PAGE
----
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Bernanke's taper -- that wasn't

Federal Reserve Chairman Ben Bernanke speaks during a news conference at the Federal Reserve, September 18, 2013 in Washington, D.C.

The Federal Open Market Committee has been meeting the past couple of days to talk interest rates. They wrapped up this afternoon with, it must be said, something of a bombshell. There will be no taper today.

That is, no immediate reduction of the Fed's big bond-buying program to keep interest rates low.

The financial media world had expected the annoucement to go the other way, which might have created a bit too much hype about the promise of the taper.

"Guilty as charged," joked the Guardian's Heidi Moore.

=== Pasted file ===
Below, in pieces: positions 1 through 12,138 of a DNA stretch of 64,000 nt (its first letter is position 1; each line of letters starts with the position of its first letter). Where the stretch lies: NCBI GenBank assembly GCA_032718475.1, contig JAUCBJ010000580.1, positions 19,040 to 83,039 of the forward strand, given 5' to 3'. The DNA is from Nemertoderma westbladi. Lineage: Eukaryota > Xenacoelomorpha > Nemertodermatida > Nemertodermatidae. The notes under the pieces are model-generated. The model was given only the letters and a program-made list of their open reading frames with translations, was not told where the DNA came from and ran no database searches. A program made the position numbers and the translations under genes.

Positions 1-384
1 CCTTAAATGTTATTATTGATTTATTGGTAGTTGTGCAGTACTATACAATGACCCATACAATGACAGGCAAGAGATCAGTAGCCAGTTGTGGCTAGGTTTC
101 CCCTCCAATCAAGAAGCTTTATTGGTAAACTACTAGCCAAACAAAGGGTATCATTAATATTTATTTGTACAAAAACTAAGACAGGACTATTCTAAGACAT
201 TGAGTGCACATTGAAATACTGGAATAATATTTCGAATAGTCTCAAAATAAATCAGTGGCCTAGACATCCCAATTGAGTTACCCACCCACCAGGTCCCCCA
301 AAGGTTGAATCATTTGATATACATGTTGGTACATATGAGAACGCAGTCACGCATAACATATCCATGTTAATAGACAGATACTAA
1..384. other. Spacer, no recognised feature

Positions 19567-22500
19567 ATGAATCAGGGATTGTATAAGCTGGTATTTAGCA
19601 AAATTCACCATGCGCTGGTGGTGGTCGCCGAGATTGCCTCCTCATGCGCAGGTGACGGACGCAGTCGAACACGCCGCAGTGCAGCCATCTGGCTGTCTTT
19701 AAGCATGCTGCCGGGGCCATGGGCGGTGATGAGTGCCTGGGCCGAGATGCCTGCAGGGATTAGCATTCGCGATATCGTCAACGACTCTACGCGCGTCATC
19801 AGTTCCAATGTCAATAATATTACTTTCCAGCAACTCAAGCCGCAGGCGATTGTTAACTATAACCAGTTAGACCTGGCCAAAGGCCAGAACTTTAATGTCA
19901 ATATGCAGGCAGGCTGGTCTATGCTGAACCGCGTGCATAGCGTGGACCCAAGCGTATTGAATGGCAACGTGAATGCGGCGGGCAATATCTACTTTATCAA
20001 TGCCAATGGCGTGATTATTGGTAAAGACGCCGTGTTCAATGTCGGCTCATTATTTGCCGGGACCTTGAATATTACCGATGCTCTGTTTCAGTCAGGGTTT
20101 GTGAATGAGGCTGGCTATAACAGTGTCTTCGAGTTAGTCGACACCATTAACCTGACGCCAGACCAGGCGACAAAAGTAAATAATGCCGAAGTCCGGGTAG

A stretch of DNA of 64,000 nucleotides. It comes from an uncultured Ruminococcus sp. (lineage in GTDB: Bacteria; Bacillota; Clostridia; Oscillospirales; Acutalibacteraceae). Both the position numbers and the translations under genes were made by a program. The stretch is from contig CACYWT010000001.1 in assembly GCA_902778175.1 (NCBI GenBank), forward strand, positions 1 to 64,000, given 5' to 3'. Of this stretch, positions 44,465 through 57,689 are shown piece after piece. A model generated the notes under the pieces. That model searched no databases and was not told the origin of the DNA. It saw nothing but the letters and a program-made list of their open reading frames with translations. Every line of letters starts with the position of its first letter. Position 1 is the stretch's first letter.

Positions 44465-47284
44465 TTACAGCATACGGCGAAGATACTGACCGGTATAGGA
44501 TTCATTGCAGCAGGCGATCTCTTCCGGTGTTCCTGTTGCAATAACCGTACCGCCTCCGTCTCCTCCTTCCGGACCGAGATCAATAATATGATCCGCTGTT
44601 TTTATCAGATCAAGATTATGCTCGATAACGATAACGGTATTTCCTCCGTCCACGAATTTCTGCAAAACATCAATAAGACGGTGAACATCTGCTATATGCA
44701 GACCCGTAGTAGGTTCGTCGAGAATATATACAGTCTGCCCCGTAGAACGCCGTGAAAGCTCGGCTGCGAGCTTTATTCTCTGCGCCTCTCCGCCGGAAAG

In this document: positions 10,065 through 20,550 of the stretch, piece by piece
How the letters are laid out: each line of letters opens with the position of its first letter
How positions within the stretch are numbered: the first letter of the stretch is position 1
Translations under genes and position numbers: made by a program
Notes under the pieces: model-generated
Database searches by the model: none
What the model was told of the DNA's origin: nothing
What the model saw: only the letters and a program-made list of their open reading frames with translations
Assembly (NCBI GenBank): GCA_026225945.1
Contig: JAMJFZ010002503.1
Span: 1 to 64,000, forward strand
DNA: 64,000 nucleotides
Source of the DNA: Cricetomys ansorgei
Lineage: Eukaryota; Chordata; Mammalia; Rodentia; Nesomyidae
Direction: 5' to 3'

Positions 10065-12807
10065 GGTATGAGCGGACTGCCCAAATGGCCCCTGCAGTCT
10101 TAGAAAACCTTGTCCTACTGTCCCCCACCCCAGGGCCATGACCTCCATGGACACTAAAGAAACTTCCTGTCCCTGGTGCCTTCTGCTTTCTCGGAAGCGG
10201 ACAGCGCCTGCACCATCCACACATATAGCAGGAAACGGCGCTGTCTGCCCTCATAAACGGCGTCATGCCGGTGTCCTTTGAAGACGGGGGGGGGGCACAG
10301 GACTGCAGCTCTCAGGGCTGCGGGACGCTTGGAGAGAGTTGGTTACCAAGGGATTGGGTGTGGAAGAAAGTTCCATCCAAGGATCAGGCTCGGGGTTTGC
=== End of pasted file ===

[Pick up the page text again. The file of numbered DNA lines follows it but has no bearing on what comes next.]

"This is courage," she argues. "This is the Federal Reserve confronting the reality of the economy and saying it would be madness to start pulling out stimulus now -- when unemployment is not doing so well; when personal incomes are falling; and when the housing recovery looks soft."

Seemingly bad news, that the economy isn't as recovered as we all though -- except maybe for the stock market, which was way up today.

"We've used that metaphor before of the quantitiave easing stimulus being something like drugs, and the market being like a meth addict," adds Moore. "You can think of the market basically saying, 'Yay, we're going to keep getting more drugs!' because if there has been one thing that QE has done well, it's been to boost the stock market."

About the author

Kai Ryssdal is the host and senior editor of Marketplace, public radio’s program on business and the economy.
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